The current, senseless uproar has revealed a profound lack of understanding about contraception and how it actually works for real women. Most unsettling is that some of these men are opining about, and in some cases legislating for, changes that would harm women's health.
We are confident that Republican chairmen of the committees will not feature testimony from the millions of Americans who rely on birth control to survive -- financially and medically. Since we won't hear these important stories at the hearings today, we'll put their stories out here.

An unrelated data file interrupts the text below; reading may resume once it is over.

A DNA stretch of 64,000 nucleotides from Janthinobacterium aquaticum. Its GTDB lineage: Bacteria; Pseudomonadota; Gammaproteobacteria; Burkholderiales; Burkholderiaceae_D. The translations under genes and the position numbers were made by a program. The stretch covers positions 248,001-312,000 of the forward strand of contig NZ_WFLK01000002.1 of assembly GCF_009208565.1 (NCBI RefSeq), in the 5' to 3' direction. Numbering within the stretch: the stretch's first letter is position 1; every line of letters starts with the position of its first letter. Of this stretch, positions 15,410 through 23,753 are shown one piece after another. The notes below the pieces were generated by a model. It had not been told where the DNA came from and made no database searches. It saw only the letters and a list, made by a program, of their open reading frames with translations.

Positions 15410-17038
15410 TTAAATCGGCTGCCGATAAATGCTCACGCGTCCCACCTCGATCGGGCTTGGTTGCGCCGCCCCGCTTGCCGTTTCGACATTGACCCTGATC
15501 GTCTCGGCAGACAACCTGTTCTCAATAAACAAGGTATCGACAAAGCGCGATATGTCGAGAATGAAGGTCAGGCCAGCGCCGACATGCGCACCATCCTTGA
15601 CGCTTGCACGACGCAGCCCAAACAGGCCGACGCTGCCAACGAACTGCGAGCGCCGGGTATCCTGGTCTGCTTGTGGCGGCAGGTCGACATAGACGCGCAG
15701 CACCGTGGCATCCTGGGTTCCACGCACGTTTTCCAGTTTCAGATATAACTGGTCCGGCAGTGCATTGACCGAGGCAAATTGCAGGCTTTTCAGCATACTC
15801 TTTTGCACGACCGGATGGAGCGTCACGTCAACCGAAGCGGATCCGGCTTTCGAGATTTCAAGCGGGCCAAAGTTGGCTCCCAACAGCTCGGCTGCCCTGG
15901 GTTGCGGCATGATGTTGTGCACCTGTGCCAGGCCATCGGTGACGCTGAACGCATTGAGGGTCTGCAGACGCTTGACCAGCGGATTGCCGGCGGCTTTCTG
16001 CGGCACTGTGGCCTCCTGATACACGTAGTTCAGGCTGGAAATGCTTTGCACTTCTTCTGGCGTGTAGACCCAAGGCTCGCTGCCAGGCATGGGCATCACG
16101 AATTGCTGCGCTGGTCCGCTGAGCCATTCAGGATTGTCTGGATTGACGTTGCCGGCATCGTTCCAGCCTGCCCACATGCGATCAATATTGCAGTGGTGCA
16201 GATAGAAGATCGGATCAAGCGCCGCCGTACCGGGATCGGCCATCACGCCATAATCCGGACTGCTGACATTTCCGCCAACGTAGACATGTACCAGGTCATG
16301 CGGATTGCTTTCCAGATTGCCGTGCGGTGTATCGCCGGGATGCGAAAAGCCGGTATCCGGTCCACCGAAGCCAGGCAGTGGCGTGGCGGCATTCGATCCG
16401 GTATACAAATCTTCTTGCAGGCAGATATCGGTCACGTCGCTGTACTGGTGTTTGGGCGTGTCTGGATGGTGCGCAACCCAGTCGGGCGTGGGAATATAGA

Transvaginal ultrasounds mandated in Virginia? Bring it! Aspirin as birth control! Tell me more. Things have threatened to become so comically repressive, it's woken us up out of our stupor. We're mad as hell.
The social conservative wing of the Republican Party has also long contained a strong strain of hostility to sex for purposes other than procreation and a fear of women being able to control their bodies without the dominance of men.
In recent weeks, the nation has talked more about contraception than at any other time during my 58 years of life. Many Republican office holders and outspoken Catholic bishops call the discussion one of religious liberty. For me, it is a matter of whom I trust.